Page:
British administrators have failed in an attempt to recover money from the Dubai-based grandson of an Indian millionaire after an inheritance passed through the books of a bankrupt hotel development.
Siddhant Varma, 29, had been given £2 million ($2.7m) from the sale of his late grandmother's £5m diamond jewellery collection, London's High Court heard.
His father, Sanjiv Varma, had told his son she had wished him to receive a £2m inheritance and he sold the jewels through his UAE company, Grosvenor Consultants FZE, to a UK property development company.
The court heard that £2m was transferred from Grosvenor Consultants FZE to Nirmala Varma's grandson in 2017.
Grosvenor Property Developers Limited was incorporated in December 2016 for the purpose of acquiring and redeveloping the Grosvenor Hotel in Bristol into student accommodation.
The development and purchase never took place and the liquidators for the company are now seeking to retrieve £7.6m invested into the scheme.
The High Court heard Mr Varma's father had allegedly been a de facto director of Grosvenor Property Developers Limited. The liquidators called into question the existence of the diamonds and had sought to retrieve the £2m which had been given to his son.
This week, Mr Justice Michael Green dismissed an appeal by the liquidators over the funds.
“An important part of this appeal and the other judgments is the story of the diamonds and jewellery,” he said.
“The first respondent, Sanjiv Varma, has maintained that the diamonds were family heirlooms and that his mother, Nirmala Varma, had given him the diamonds with instructions to sell them and to give £2 million of the proceeds to her grandson.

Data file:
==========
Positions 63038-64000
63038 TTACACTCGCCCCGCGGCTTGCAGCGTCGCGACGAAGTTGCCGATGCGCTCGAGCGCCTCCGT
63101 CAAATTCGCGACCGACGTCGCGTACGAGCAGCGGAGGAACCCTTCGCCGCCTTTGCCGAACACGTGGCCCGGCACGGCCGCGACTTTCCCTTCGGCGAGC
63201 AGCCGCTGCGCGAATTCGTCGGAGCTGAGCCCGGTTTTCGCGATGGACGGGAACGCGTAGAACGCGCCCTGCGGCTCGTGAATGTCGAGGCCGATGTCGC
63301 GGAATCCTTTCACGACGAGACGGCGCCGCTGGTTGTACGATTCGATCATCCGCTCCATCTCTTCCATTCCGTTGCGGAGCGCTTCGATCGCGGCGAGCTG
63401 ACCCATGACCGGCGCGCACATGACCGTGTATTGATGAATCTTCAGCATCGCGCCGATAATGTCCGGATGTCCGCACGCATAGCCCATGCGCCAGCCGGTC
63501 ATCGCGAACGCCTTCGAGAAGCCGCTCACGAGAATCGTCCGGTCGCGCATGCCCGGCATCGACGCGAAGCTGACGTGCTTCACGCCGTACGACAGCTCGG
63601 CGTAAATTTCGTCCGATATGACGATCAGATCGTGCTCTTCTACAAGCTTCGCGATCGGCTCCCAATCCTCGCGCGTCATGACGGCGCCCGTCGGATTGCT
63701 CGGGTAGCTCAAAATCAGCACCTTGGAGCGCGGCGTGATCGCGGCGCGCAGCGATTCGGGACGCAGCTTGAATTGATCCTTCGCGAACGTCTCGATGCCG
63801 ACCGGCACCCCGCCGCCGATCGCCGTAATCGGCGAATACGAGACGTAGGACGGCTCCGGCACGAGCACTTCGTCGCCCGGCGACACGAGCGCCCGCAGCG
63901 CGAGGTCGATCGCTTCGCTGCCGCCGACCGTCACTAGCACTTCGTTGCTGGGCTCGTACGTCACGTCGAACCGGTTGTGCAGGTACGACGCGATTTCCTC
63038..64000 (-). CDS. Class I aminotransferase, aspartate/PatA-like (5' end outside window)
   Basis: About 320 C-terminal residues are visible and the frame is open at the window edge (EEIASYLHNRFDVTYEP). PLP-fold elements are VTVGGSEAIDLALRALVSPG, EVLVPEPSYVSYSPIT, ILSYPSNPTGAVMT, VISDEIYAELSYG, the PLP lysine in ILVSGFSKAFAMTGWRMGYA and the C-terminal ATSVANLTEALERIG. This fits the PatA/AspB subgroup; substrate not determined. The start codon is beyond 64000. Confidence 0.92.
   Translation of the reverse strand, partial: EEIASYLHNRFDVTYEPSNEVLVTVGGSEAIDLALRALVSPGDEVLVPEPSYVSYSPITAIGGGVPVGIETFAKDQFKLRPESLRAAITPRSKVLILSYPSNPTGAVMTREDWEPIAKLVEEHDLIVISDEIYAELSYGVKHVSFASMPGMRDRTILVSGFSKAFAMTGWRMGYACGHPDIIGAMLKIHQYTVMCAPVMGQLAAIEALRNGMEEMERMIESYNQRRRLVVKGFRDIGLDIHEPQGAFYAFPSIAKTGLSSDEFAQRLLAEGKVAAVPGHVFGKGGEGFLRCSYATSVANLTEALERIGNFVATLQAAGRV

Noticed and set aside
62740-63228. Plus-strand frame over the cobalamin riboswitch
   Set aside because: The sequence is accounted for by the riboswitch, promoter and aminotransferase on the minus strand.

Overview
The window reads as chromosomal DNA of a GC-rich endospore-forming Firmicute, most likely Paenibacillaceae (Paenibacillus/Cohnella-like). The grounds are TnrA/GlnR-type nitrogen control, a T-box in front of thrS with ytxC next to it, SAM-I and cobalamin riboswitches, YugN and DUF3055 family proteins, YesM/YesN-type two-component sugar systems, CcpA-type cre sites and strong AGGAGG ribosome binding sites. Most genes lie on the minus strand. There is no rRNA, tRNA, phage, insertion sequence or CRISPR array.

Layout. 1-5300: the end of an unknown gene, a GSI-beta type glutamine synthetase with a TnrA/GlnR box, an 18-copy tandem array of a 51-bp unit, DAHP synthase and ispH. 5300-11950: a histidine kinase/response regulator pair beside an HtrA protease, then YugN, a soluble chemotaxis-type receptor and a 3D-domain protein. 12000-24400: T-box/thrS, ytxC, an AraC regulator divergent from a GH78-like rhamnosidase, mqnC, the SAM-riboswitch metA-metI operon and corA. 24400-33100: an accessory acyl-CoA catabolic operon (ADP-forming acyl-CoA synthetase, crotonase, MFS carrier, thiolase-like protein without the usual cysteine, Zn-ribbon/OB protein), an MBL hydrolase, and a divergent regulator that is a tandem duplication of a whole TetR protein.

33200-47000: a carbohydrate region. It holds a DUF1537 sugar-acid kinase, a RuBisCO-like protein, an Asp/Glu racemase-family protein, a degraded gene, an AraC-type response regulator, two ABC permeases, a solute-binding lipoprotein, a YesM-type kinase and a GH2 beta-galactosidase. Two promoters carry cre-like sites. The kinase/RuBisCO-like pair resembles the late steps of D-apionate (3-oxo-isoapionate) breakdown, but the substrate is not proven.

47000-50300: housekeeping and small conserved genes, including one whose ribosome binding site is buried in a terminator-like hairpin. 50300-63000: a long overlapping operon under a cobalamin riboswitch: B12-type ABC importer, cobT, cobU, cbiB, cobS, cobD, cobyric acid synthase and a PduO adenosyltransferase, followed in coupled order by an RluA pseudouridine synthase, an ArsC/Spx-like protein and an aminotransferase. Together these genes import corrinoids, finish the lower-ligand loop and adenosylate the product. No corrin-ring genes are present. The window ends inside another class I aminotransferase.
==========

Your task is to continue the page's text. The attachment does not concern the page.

“The first respondent said that the diamonds were invested by way of capital contribution in GCFZE, a company incorporated in the United Arab Emirates and wholly owned and controlled by the first respondent.
“GCFZE then purportedly sold the diamonds to the company for £4.95 million, of which £3.123 million was paid, and out of that, Siddhant Varma, was paid £2 million. Siddhant Varma's case throughout is that he was not involved at all in the company's business and he was expecting and thought that the £2 million was indeed an inheritance from his grandmother that had been promised to him.
“The appellants' case is that this was a fraud perpetrated on the company whose money was simply misappropriated.”
A previous judge had also dismissed the case against Siddhant Varma, ruling that even though it was an “extraordinary story” he had “no knowledge” of the property company.
“Siddhant Varma had no knowledge of the business in Bristol and he trusted his father as he appeared to be a wealthy and successful businessman.
“The judge therefore rejected the knowing or unconscionable receipt claim against Siddhant Varma on the grounds of a lack of knowledge.”
Mr Varma's lawyers told The National they were delighted with the result.
“We are delighted that following the trial judge dismissing all claims against our client, Mr Siddhant Varma, the appeal judge has followed suit, again totally vindicating our client," his lawyer Kelly Tinkler, a partner at Keystone Law said.
"After advising him on this case for over two years, and numerous court hearings, the latest judgment has once again totally exonerated him.”
The liquidators have retrieved £20m from the other respondents in the case.